Successor to Malawi’s Vision 2020 to focus on wealth creation from poverty reduction

Malawi’s development programme framework, Vision 20-20 is expiring just in the next few months and National Planning Commission (NPC) is in the process of having its successor which will emphasise on inclusive wealth creation from focus on poverty reduction.

Thomas Chataghalala Munthali: The head of planning commission
NPC Commissioners and the Editors Forum

Vision 2020, the economic road map which was created in 1998 was to guide Malawi, by the year 2020, to be secure, democratically mature, environmentally sustainable, self-reliant, with equal opportunities for an active participation for all, having social services, vibrant culture and religious values and a technologically driven middle-class economy.

At an interactive meeting with Malawi’s Editors Forum at Mount Soche Hotel in Blantyre, NPC Director General Dr. Thomas Chataghalala Munthali sad after independence in 1964, Malawi’s development plans were guided by short to medium terms of 10-year policies and in the multiparty era it was felt important to a long-term development framework upon which to ensure continuity beyond any political party regime.

“In general, Vision 2020 largely remains relevant today but its attainment has been challenging due to lack of clear milestones for derailing progress and inadequate political will,” Munthali said.

“For example, national budgets have often not been aligned to medium-term development framework; policies remain unimplemented and those tasked to implement the Vision have not be held accountable.

“Other challenges include inadequate implementation capacities that included finance, human resource and infrastructure, unfavorable investment conditions which has increased the cost of doing business as well as natural and trade related exogenous factors that are often beyond Malawi’s control such as floods, drought and other disasters.

“Attainment of the Vision 2020 was largely premised on structural transformation such as movement of labour from low productivity sectors like agriculture into more modern sectors of economy like manufacturing and productive sectors.

“It entailed making agriculture more commercial and efficient so the sector could feed the population and provide raw materials for the agriculture industry and also entailed a service sector that indeed services the manufacturing and agriculture sector.”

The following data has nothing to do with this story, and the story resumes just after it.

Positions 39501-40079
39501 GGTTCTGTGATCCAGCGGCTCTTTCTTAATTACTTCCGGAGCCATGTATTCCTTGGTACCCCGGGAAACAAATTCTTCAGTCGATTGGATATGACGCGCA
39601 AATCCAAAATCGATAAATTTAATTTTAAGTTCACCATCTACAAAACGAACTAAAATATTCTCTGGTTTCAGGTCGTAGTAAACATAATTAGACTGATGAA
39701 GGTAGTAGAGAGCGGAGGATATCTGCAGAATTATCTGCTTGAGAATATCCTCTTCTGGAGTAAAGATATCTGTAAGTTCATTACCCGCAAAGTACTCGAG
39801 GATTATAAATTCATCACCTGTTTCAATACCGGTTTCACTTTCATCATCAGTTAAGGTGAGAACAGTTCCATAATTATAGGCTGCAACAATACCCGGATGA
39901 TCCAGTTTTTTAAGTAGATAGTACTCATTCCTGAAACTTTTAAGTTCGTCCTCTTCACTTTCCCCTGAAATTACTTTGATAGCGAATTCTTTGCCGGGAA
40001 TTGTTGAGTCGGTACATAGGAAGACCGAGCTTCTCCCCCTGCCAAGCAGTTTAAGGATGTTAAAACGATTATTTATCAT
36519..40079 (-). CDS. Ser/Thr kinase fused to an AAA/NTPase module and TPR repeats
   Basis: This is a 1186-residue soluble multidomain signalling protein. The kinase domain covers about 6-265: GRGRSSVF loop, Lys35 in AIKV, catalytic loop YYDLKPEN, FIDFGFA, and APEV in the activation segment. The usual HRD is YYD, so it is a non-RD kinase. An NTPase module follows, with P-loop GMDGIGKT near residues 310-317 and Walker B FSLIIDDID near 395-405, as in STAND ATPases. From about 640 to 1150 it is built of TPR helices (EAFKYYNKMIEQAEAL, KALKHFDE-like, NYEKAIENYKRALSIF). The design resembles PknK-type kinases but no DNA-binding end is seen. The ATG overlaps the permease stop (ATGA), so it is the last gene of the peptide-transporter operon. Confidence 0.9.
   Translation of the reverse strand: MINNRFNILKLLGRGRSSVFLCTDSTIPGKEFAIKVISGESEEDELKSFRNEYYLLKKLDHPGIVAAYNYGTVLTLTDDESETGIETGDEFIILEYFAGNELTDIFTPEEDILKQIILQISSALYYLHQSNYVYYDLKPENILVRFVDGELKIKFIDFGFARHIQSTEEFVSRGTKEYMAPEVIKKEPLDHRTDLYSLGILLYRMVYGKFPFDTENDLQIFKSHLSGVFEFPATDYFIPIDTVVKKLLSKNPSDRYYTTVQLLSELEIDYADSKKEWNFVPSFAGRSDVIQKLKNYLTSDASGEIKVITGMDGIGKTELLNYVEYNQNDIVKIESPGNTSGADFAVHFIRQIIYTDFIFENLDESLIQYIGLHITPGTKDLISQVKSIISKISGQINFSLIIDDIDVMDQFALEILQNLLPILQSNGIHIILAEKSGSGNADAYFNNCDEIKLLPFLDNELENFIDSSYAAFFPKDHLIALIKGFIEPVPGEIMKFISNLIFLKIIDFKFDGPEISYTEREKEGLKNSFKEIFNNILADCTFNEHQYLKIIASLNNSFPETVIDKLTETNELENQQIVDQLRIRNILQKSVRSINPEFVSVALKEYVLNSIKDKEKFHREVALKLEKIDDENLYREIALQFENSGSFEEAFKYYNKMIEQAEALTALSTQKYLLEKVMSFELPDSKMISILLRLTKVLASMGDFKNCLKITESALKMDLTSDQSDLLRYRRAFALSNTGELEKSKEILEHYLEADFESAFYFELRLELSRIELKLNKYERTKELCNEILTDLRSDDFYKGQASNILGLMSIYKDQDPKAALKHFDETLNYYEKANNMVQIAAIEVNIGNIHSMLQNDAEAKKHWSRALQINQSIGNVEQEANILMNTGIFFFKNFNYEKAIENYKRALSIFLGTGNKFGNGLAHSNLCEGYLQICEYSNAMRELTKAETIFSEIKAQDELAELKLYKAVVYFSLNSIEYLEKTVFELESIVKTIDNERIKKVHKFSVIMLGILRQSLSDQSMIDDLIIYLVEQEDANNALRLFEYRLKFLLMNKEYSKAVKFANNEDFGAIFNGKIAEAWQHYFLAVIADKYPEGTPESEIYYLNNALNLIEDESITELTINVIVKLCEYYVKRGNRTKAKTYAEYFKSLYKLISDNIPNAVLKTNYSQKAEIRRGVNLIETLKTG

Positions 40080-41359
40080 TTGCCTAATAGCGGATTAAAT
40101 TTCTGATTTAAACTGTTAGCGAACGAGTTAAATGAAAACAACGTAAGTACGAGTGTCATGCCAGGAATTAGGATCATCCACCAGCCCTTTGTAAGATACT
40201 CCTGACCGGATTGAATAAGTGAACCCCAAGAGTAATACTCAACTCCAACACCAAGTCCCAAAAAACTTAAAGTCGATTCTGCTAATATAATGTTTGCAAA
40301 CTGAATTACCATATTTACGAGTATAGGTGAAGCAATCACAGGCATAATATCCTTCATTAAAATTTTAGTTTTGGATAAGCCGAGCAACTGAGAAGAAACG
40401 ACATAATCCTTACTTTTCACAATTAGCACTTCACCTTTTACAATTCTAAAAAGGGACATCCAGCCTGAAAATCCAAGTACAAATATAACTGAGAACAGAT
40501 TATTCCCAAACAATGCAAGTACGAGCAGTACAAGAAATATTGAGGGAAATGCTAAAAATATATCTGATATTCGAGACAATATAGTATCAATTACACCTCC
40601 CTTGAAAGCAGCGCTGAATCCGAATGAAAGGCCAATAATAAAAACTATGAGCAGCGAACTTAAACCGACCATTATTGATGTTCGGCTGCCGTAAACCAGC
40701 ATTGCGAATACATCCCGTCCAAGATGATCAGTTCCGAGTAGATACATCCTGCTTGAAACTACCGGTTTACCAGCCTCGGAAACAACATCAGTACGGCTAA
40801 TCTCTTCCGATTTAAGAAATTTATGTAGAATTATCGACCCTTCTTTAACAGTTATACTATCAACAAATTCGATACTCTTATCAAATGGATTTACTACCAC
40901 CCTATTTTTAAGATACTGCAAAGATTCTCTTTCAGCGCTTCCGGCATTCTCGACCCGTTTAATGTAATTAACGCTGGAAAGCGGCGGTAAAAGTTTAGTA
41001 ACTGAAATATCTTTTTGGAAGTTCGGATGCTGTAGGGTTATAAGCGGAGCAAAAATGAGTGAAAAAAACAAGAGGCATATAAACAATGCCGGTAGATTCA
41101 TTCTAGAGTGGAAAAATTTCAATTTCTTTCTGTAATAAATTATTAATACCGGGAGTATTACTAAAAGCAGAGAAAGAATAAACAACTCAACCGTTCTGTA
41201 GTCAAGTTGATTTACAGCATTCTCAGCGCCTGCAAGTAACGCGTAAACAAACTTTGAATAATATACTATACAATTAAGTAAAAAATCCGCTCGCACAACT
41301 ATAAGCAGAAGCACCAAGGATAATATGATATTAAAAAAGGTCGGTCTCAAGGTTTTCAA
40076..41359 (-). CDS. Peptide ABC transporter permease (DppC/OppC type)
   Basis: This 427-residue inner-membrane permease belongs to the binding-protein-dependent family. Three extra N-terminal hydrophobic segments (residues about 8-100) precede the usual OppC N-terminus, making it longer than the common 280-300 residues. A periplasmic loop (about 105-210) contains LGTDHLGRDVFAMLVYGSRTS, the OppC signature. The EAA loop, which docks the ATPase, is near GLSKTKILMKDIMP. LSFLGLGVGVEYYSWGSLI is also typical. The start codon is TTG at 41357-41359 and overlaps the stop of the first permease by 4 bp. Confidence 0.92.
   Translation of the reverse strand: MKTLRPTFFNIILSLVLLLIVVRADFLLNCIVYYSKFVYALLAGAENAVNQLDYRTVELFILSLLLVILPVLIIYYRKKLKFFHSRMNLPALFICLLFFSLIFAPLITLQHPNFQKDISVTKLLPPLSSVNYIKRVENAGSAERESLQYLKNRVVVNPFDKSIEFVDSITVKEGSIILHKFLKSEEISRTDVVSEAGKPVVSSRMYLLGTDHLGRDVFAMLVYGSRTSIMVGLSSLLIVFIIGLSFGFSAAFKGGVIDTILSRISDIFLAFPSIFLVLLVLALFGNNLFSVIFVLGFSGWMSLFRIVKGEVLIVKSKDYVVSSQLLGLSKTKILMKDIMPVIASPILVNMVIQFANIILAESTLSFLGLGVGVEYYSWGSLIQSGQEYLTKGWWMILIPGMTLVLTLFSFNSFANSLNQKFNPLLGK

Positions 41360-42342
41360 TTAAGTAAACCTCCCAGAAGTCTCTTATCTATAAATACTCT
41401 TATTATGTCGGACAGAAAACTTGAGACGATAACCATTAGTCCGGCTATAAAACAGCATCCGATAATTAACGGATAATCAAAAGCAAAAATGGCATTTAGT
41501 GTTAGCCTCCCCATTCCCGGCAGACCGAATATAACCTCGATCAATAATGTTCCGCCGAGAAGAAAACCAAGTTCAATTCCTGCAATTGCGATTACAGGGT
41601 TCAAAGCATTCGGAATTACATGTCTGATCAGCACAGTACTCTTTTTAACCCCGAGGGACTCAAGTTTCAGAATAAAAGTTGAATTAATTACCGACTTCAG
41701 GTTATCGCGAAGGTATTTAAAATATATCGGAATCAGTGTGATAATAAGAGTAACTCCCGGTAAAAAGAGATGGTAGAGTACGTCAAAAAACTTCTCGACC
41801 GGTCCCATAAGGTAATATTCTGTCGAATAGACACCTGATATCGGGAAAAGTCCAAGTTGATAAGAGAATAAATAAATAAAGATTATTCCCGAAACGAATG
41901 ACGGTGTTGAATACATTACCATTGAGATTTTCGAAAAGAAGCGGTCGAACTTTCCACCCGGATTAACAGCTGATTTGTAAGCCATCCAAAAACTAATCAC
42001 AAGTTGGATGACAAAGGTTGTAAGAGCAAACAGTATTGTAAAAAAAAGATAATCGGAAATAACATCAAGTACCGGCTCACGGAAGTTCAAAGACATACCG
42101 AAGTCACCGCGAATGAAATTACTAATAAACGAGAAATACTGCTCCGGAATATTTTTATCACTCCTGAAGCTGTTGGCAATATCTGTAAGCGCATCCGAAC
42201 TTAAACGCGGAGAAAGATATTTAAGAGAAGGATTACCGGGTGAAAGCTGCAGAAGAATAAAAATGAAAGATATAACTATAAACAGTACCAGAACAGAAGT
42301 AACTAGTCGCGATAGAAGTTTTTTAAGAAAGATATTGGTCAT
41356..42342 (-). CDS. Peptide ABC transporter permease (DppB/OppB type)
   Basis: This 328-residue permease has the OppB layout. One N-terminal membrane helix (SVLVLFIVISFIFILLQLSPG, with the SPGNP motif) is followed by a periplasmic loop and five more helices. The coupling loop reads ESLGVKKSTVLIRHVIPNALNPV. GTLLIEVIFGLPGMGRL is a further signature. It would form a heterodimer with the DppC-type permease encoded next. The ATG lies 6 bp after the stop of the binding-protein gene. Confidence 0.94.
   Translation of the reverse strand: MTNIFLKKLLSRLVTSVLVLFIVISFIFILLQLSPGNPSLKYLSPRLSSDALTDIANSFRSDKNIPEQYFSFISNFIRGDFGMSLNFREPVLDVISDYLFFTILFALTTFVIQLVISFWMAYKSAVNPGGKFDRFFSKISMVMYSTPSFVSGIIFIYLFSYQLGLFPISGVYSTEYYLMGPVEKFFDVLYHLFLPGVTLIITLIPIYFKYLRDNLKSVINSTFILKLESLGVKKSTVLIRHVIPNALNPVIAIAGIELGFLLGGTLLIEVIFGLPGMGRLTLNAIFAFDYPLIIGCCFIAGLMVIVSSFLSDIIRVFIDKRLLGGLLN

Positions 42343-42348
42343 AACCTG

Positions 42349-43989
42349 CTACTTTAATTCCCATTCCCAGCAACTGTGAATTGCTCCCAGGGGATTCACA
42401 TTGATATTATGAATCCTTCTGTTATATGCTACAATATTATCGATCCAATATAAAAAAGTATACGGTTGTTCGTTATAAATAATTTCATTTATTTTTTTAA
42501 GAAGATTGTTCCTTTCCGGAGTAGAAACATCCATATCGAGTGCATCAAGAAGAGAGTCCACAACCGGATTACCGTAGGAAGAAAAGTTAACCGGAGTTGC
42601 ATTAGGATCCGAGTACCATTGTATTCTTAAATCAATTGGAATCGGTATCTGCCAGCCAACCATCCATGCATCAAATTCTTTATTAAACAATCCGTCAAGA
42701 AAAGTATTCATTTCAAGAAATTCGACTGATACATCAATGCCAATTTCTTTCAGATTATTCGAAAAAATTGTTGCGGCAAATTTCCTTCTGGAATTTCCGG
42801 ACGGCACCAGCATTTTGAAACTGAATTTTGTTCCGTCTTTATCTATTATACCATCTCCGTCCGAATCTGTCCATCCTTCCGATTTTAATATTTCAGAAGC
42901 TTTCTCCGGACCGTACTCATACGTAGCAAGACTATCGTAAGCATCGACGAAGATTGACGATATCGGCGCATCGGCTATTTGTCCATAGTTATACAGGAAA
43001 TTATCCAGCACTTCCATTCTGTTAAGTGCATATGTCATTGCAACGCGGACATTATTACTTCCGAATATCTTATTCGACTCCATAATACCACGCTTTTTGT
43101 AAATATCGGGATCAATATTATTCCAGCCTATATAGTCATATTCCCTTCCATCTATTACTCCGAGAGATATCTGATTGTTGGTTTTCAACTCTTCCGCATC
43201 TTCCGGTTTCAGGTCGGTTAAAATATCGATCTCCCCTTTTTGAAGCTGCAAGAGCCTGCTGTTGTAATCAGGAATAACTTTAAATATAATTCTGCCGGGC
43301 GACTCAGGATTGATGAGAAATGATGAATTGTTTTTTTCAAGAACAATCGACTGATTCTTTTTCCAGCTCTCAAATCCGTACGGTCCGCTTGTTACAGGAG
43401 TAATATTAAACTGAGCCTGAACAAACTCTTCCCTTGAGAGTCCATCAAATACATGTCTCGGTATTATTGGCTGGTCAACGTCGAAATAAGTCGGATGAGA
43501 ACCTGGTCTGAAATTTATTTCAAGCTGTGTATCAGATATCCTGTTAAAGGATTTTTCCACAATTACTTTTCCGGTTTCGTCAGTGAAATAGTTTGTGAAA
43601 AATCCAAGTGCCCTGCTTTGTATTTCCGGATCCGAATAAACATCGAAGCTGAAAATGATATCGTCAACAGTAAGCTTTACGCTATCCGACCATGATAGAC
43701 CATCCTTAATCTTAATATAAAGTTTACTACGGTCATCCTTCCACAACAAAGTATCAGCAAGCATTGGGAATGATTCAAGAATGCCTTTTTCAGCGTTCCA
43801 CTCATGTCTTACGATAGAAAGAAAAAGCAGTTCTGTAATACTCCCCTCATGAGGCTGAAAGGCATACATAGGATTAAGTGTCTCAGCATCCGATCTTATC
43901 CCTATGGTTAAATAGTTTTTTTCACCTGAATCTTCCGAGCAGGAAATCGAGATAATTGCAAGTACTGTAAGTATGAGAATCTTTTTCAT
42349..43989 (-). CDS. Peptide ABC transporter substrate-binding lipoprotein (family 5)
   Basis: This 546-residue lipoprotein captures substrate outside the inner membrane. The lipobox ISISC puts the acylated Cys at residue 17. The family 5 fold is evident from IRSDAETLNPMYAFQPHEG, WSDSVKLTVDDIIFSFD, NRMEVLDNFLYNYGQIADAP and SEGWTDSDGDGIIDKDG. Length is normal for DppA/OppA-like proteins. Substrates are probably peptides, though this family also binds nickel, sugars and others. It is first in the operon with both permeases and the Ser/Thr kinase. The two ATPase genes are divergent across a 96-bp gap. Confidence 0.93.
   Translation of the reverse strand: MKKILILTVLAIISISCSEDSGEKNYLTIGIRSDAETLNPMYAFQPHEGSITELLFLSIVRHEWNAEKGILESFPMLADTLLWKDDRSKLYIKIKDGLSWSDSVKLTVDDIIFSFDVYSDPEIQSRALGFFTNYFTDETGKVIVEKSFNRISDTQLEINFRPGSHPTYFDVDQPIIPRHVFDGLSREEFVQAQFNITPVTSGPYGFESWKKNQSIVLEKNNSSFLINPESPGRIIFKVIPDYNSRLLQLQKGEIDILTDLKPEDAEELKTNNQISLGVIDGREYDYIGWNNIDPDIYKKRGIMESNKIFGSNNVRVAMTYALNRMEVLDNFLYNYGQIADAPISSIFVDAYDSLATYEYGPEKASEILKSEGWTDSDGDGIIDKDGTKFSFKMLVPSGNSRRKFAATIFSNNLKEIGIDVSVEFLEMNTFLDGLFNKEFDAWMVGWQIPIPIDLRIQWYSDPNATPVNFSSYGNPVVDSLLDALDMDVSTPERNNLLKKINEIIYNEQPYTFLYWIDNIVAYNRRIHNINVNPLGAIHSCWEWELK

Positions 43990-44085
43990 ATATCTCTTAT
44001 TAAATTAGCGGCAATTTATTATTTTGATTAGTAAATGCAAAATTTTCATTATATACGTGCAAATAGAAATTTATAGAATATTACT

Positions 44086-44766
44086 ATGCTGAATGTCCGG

He said since the Vision is coming to an end now a room has been provided to define a fresh development pathway based on well researched evidence and consultative process and hence the creation of NPC, established through an Act of Parliament.

Its mandate is to develop long and medium term development plans based on the country’s comparative advantages and resources potential and to coordinate, oversee implementation of the plans and as a think tank to support government in evidence-based planning and implementation — including cabinet and parliamentary briefs on critical development issues.

He said for the next Vision, there’s need to link it to the continental aspirations manifested in Agenda 2063 of a prosperous, integrated/united and peaceful continent — all elements of which remain relevant to Malawi.

“Hence the proposal of National Transformational 2063, which entails mindsets towards more positive thinking and ethos of hard work, patriotisms and integrity, structured economy towards value adding and industrialisation with new focus from poverty reduction to wealth creation,” said Munthali, who was accompanied by some of his commissioners.

The Commission comprises chairperson Prof. Richard Mkandawire, Dr. Evance Mwathunga, Philip Madinga, Mercy Masoo and Secretary to the Treasury as vice-chairperson by virtue of the Ministry of Finance, Economic Planning and Development being the current policy holder for development in Malawi.

Dr. Munthali, the former director of knowledge and learning at the African Capacity Building Foundation — a specialised agency of the African Union — assumed office of director general in March this year.

He was responsible for coordination of development efforts across African Union member states aimed at meeting the continent’s socio-economic transformation agenda goals.

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Chombo
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Chombo

Malawi is good at producing and documenting plans and visions. Implementing is zero. Can you imagine, the same Malawi Vision 2020 was studied adopted by Rwanda during the era of Bingu. In just this period, Rwanda has implemented most of it and it’s now a technologically driven economy. Cry my beloved Malawi.

Vulgar
Guest

Read – David van Reybrouck ‘Congo. The Epic History of a People’ .

Nyasakings
Guest
Nyasakings

Their points are immature and stupid…close the banks, change monetary system,and stop the economy based on interest…our people are born to pay loans they don’t know about.

Philosopher
Guest
Philosopher

Vision 2020, a total flop. I used to hear about it when I was a little kid osadziwa kanthu and Malawi was much more financially stable. Today people are poor than poverty itself. If visions are like this then we don’t need any other. Cry, my beloved country. I love mother Malawi, that’s why she makes me cry

Wa Dallo
Guest

My neighbour has a planning commission. I will copy from him and hopefully develop just like her. Or maybe I need to find a garden to grow some peas!

Strovinov
Guest

Useless Commission, what more new things is this money draining institution going to bring. Better use already existing universities. Fund university research institutions. Use the reports for astitute implementation.

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